Team:Imperial College London/Project Gene Specifications


Module 3: Gene Guard

Containment is a serious issue concerning the release of genetically modified organisms (GMOs) into the environment. To prevent horizontal gene transfer of the genes we are expressing in our chassis, we have developed a system based on the genes encoding holin, anti-holin and endolysin. We are engineering anti-holin into the genome of our chassis, where it acts as an anti-toxin, and holin and endolysin on plasmid DNA. In the event of horizontal gene transfer with a soil bacterium, holin and endolysin will be transferred without anti-holin, rendering the recipient cell non-viable and effectively containing the Auxin Xpress and Phyto-Route genes in our chassis.


1. Prevent horizontal gene transfer by making any other cell that is not our own GMO non-viable

  • Horizontal gene transfer (Figure 1) was the main problem that we could think of when it came to releasing GMOs in field tests and later in the implementation stage of the project. This is a common issue even in GM crops where cross-pollination between the GMO and natural organisms is a constant worry. In bacteria, genes are usually transferred to other species through conjugation or by the uptake of the genetic material from lysed GMOs. Since the genetic material can still be taken up by other species after the lysis of our GMO, a traditional kill switch where one uses an input to induce lysis is not a viable and safe option. Therefore, we thought that the device must be present within the genetic material itself and induce a response in the naturally occurring bacterium instead.

  • Looking into kill switches that have been used in the past, we found the T4 holin-endolysin system. If we were to add these genes into our plasmid we could cause the immediate lysis of any organism that had taken up our plasmid.

Figure 1. Horizontal gene transfer (Grace Kim, 2006[1])

2. Our own GMO must not be harmed by this module

  • The T4 bacteriophage must be able to delay the lysis of its host before it is able to replicate and assemble many copies of itself. In order to do that the T4 bacteriophage also has a protein called anti-holin that binds to the holin thereby preventing the lysis of the cell. In essence, this system works as a timer giving the phage enough time to replicate.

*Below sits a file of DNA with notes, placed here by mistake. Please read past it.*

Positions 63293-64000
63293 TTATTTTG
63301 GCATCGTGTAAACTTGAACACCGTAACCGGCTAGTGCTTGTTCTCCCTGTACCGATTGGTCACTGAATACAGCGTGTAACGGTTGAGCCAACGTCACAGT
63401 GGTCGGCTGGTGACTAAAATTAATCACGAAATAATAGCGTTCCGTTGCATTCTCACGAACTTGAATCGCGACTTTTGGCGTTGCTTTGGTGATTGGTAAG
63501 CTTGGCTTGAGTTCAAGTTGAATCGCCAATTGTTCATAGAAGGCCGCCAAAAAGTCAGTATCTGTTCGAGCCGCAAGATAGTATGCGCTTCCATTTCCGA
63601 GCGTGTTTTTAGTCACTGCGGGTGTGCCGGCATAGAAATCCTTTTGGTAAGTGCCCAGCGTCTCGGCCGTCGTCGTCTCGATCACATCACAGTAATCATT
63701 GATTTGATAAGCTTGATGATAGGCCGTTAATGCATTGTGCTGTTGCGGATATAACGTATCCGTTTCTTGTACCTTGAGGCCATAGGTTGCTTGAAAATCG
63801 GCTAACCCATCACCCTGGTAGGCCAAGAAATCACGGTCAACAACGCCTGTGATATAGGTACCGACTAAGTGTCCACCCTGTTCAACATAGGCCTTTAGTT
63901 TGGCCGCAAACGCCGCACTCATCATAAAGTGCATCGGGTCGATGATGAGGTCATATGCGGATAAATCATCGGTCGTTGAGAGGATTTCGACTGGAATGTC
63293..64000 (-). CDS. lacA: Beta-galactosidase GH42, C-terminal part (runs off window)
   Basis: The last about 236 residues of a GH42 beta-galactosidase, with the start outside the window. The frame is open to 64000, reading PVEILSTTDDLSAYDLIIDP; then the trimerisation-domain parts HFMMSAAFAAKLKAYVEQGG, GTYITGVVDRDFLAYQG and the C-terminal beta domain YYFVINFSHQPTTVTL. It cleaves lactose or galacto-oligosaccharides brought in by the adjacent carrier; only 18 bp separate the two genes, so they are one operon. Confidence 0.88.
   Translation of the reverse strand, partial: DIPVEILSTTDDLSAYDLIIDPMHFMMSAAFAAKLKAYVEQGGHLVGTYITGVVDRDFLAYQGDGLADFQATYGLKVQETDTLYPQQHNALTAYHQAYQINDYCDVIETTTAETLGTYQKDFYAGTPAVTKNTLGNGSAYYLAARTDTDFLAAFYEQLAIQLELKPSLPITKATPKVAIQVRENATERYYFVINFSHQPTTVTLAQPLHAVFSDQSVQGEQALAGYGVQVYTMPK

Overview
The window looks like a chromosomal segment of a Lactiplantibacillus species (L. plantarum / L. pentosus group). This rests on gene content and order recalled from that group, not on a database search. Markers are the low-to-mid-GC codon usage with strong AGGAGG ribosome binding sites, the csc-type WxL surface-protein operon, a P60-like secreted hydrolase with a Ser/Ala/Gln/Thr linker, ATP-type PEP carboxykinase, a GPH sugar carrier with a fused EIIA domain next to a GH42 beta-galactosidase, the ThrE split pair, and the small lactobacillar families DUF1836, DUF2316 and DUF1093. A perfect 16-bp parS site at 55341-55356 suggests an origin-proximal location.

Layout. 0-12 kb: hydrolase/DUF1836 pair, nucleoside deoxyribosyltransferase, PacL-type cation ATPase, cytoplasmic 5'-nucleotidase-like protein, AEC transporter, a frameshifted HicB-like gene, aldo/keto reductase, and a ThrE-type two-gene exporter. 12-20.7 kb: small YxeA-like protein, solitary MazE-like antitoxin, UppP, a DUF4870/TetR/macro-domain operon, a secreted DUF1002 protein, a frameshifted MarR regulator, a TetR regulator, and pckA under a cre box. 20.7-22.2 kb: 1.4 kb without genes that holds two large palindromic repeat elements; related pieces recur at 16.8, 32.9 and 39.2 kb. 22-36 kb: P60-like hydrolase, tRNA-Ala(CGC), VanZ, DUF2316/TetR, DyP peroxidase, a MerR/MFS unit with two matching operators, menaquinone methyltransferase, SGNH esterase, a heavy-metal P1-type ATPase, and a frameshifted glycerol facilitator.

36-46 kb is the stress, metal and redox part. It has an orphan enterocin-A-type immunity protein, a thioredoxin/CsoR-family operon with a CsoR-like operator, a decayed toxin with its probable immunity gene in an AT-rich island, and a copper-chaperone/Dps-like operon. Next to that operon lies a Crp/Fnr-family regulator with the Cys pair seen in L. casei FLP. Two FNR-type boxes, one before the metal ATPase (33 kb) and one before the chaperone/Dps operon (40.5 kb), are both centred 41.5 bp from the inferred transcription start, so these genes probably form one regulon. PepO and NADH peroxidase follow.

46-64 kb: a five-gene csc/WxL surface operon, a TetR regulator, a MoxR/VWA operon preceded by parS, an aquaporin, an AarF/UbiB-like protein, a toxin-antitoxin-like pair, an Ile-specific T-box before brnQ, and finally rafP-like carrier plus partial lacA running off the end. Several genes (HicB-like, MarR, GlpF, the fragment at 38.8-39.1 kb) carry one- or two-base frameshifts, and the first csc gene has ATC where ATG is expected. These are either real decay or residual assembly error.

• By using the anti-holin from this system we could prevent our own cells from lysing. However, we cannot have it on a plasmid or else there might still be the possibility of an organism taking up both plasmids. Therefore we must anchor it within the genome. In order to do this we will need to use the CRIM plasmid. The CRIM (conditional-replication, integration, and modular) plasmid can be integrated in single copies into the genome of E. coli[2].

3. Expression of the device must not be too much of a metabolic burden

  • Since our final system will be using the Phyto-Route and Auxin Xpress modules we had to consider that the modified bacteria would already be under a huge metabolic burden. Therefore, a Gene Guard that uses the minimal resources necessary would be beneficial to promote chemotaxis towards malate and IAA production by our system.

4. Must be able to test whether the system works

  • To do this we must use reporter genes. The most common reporter genes are fluorescent proteins like RFP and GFP. Since the CRIM plasmid already has sfGFP, we will be using that to test for the expression of anti-holin. In order to test whether the plasmid is functional, we will be integrating RFP into the plasmid. We hope to be able to see a natural bacterium that has taken up the plasmid fluoresce red before lysing by widefield microscopy.


[1] Kim G (2006) Figure 1. Horizontal gene transfer. [diagram] Available at: <> [Accessed 19 September 2011]

[2] Haldimann and Wanner (2001) Conditional-replication, integration, excision, and retrieval plasmid-host systems for gene structure-function studies of bacteria. Journal of Bacteriology 183(21): 6384-6393.

M3: Overview M3: Design